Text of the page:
High Andean bats could become extinct
UN researchers estimate that at least 70% of specialized high mountain bat species could lose their habitat and become extinct due to global warming.Bogotá D. C., 08 de agosto de 2012 — Agencia de Noticias UN-
An enormous distribution area decrease for this species is expected, which will put it on the brink of extinction.
This is the conclusion which Dr. Hugo Mantilla-Meluk, a UN biologist, came to after studying the influence of global warming on high mountain ecosystems, and therefore on the species which live in these habitats.
“According to our analysis, the altitude of the high Andean ecosystems will increase by approximately 100 meters. This means that what now has 2,000 meters will become 2,100 meters in the future”, says Dr. Mantilla-Meluk.
Pollution affects the climatic change, especially the upper altitudes of the planet. Therefore, by understanding high altitude species’ diversity and morphology, we will understand the effects of elevation on these flying mammals.
Phyllostomidae bats consist of 118 known species. Although Mantilla-Meluk’ research has focused only on the Anoura group, which has gone from four to eleven recorded species since the research began.
Nectarivore bats, which feed on flower nectar, are part of this group. Many thrive in the upper mountains of the Colombian Andes, which are also threatened by global warming.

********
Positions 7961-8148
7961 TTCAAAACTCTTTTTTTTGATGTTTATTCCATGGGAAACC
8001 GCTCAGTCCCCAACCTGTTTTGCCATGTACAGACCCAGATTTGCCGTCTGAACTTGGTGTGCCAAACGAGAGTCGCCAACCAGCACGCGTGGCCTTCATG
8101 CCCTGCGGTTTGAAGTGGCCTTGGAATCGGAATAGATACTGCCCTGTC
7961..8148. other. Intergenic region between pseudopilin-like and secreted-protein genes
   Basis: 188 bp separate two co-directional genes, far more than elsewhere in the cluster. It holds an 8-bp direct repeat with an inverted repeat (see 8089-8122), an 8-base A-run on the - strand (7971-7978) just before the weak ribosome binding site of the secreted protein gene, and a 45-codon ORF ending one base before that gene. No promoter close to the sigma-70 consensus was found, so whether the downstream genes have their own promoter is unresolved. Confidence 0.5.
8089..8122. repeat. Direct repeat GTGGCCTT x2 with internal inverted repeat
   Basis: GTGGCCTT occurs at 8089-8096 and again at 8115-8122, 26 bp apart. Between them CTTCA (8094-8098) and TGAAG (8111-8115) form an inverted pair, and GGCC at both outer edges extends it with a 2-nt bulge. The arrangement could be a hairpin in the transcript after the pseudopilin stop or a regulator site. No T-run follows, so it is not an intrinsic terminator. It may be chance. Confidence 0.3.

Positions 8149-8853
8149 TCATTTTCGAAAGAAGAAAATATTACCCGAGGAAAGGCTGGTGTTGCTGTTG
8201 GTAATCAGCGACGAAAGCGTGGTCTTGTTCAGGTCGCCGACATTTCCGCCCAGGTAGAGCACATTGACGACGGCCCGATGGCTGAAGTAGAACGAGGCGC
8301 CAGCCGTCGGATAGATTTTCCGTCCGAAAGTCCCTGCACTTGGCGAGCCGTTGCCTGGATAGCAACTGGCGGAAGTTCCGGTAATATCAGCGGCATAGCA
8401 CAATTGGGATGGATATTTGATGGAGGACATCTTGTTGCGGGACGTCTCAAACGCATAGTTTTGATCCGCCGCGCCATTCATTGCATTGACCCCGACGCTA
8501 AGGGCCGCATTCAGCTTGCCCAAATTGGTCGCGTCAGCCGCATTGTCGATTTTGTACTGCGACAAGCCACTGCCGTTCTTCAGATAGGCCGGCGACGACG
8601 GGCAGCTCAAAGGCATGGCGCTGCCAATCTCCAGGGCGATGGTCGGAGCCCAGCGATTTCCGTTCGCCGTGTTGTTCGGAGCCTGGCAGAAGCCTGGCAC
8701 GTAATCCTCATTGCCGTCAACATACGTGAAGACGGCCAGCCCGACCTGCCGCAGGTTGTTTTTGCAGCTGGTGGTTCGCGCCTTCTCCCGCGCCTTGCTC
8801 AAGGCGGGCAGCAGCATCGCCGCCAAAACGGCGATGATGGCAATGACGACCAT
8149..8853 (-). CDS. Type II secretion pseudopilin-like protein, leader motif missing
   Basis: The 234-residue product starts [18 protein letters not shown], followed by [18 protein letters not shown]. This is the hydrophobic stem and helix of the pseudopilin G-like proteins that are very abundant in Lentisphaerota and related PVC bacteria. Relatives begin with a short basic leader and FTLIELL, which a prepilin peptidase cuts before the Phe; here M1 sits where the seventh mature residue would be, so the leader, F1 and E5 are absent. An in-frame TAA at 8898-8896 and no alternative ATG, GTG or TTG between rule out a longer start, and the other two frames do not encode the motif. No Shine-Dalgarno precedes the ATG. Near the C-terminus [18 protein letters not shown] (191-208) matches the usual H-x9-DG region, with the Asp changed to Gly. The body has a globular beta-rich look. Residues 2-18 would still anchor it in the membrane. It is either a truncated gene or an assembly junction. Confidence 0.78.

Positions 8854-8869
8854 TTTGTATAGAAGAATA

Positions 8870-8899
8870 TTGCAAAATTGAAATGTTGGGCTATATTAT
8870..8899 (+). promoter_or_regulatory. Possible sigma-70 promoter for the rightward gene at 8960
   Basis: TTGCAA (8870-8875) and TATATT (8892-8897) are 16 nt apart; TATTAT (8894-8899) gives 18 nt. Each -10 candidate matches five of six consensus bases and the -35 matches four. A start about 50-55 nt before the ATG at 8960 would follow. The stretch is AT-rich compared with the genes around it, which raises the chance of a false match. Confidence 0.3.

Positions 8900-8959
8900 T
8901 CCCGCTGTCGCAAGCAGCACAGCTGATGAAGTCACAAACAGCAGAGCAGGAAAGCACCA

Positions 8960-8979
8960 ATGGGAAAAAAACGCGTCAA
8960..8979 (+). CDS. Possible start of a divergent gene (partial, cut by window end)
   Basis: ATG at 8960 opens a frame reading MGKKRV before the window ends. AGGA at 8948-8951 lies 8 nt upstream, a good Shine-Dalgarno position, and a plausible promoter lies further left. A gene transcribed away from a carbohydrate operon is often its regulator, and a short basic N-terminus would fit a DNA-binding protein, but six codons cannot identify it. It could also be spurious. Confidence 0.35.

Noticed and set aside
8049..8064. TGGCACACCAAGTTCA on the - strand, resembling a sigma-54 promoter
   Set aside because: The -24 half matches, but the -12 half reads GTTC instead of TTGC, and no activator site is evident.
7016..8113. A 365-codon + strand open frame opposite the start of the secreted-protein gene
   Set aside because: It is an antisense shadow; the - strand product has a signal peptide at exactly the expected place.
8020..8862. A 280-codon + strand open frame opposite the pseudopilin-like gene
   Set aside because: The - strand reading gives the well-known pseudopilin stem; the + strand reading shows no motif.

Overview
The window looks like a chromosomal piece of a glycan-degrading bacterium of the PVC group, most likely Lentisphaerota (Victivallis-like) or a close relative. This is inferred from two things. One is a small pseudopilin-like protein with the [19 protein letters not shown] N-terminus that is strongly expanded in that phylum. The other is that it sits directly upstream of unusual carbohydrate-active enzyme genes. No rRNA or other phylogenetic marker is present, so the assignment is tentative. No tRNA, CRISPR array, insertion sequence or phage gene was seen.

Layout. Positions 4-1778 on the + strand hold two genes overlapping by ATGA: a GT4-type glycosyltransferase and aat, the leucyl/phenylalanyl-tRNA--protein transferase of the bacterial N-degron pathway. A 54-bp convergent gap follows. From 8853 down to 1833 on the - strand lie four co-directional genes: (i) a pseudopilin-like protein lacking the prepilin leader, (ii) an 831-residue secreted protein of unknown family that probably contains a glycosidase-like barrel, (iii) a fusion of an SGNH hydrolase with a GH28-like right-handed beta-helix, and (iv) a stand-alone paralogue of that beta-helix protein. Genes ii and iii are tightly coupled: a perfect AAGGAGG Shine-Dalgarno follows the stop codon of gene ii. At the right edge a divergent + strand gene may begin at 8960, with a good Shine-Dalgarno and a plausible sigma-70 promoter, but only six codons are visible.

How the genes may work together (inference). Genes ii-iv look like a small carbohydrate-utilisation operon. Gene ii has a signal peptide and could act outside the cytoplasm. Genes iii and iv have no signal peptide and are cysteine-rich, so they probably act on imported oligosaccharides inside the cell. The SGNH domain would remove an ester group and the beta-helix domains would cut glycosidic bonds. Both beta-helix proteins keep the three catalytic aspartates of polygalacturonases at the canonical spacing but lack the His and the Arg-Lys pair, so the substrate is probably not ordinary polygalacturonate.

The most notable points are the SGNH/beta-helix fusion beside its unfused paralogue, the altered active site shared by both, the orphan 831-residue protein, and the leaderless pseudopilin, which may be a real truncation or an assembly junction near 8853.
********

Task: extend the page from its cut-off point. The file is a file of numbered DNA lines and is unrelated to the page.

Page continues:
Moreover, plants which grow in the mountains are different from the plants which grow in lower areas. Therefore, the distribution of the animals respond to the availability of resources, adapting and establishing themselves in specific ecosystems.
“These bats have adapted to this increasing altitude and its conditions. What we have here is a very particular case in the history of the animals”, says the researcher.
With this research, they were able to find answers regarding the problems faced by these species in response to global warming. Researchers are offering a bleak forecast for the Anoura group if something is not done quickly.
“The real problem with the loss of biodiversity due to global warming is not only the loss of names or species which look pretty on a post card. The problem is that as part of nature, we’re doomed to follow. By losing these models, we will also be losing a great wealth of information, which helps guarantee our own existence”, says Mantilla-Meluk.(Por: Fin/CJCO/clc/fgd